• Blue Ridge Mountains
  • Green Mountains
  • White Mountains
  • Longfellow Mountains
  • The Berkshires
Length2,000 miles (3,200 km)
ProvincesNewfoundland and Labrador, Quebec, Nova Scotia, and New Brunswick
StatesMaine, New Hampshire, Vermont, Massachusetts, Connecticut, New York, New Jersey, Pennsylvania, Maryland, Washington, D.C., Delaware, Virginia, West Virginia, Ohio, Kentucky, Tennessee, North Carolina, South Carolina, Georgia and Alabama
Highest PeakMount Mitchell (6,684 ft/2,037 m)

3. Cascade Range

The Cascade Range is a mountain range that stretches from western Washington to northern Oregon in the United States. The highest summit, Mount Rainier, rises over 14,000 feet above sea level.

It’s a massive system of volcanic peaks, with Mount St. Helens as the most famous and active peak. Over the last million years, this range has experienced volcanic eruptions which have shaped the terrain.

Some of these eruptions were so powerful they blasted enormous amounts of rock and lava into the air. Though beautiful to look at, it can also be dangerous when you’re hiking near them.

Length700 mi (1,100 km)
States/ProvincesBritish Columbia, Washington, Oregon, and California
Highest PeakMount Rainier (14,411 ft/4,392 m)

4. Brooks Range

The Brooks Range is a vast region of mountains in the northern United States. It’s located between Alaska and Canada, rising abruptly from the surrounding arctic plains. The range is about 700 mi (1,100 km) long and spans an east-west direction

Its highest peak is Mount Isto which reaches a height of 8,976 ft (2,736 m) above sea level. The range is home to a variety of animals and plants, such as caribou, polar bears, and even musk oxen.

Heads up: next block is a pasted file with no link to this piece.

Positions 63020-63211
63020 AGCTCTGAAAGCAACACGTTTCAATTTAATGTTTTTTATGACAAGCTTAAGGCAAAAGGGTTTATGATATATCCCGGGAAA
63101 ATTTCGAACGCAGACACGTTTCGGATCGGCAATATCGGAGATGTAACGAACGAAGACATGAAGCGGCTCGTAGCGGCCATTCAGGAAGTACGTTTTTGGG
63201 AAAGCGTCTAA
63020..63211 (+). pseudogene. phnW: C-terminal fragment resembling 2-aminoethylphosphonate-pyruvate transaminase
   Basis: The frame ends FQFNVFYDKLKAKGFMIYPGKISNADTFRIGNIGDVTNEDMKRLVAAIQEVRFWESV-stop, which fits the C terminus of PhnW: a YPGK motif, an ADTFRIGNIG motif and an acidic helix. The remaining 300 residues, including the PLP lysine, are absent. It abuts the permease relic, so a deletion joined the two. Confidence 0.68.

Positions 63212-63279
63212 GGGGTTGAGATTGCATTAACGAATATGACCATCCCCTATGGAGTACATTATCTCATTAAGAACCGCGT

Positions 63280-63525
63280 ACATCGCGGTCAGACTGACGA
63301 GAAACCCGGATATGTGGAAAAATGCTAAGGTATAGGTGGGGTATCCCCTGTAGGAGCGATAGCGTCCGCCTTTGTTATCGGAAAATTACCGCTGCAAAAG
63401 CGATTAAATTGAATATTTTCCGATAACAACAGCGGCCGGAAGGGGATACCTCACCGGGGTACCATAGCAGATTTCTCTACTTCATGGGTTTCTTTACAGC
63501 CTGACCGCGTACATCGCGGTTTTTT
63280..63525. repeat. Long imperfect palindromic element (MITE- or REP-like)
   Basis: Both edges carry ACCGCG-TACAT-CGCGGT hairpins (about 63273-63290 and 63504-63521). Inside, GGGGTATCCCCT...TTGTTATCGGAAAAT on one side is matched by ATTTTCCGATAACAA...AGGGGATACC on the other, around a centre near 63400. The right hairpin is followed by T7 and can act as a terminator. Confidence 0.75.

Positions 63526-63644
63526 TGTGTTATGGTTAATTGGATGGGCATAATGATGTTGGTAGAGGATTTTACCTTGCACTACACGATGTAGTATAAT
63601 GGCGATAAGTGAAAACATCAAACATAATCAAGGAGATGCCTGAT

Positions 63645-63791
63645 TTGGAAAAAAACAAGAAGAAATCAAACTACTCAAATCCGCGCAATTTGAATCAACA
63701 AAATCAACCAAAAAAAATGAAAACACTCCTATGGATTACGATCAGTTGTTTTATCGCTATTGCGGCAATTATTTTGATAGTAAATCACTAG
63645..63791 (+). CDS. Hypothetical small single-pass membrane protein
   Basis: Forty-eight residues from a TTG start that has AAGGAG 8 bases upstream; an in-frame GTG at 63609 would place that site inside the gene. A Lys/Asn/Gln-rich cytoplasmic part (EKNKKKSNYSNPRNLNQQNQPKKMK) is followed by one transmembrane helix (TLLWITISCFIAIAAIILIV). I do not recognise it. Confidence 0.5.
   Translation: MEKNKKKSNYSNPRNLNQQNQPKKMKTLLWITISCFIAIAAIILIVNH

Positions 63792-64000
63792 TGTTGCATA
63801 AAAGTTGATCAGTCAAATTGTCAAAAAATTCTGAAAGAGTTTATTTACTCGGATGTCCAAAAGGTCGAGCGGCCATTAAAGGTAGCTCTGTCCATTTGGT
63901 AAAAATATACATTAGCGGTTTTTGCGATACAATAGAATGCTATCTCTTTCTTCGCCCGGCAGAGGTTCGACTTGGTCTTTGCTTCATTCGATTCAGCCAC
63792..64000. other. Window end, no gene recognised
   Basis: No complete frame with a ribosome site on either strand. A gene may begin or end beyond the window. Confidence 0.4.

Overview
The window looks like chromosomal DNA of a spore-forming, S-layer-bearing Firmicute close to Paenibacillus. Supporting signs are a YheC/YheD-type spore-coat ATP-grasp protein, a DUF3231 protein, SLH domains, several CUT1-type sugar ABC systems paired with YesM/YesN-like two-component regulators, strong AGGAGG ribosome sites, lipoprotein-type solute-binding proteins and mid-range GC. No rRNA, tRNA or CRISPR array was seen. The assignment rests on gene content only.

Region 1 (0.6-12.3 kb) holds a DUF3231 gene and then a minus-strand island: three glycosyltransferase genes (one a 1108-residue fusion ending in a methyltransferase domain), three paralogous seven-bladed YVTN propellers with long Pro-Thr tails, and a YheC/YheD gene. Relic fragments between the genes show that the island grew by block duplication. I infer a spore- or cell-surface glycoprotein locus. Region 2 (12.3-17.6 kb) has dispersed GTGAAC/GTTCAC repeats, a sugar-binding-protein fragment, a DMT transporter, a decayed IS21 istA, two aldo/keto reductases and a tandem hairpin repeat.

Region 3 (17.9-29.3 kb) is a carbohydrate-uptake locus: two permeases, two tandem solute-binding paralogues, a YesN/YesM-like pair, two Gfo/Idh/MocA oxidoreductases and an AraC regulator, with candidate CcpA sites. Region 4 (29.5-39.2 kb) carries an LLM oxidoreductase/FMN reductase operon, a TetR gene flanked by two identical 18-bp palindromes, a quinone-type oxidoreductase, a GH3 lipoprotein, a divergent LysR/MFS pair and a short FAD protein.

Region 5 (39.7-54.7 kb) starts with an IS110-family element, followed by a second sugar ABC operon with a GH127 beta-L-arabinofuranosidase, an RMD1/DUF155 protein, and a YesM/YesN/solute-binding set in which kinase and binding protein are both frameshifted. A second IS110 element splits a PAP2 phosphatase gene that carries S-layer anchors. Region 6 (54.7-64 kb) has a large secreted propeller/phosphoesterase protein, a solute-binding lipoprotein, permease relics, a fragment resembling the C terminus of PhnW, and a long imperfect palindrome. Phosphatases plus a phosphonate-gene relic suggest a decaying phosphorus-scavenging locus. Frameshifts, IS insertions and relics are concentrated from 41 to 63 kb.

Length700 mi (1,100 km)
States/ProvincesAlaska and Yukon
Highest PeakMount Isto (8,976 ft/2,736 m)

5. Sierra Nevada

The Sierra Nevada stretches along the border between California and Nevada. This mountain range contains several of America’s most popular national parks. This makes it one of the most visited mountain ranges in the country.

The Sierra Nevada Mountains are home to spectacular surrounding landscapes and breathtaking views. Although it’s not the biggest mountain range, it’s home to three national parks. Yosemite, Sequoia, and Kings Canyon are perfect for camping, hiking, and snowshoeing.

Length400 miles (640 km)
States/ProvincesCalifornia and Nevada
Highest PeakMount Whitney (14,505 feet/4,421m)

6. Alaska Range

The Alaska Range is a long, narrow mountain range in North America. It stretches from northwestern Canada to the southern end of the Bering Sea. You can find Denali (Mount McKinley) here. This is North America’s highest peak at 6,190 meters (20,310 feet).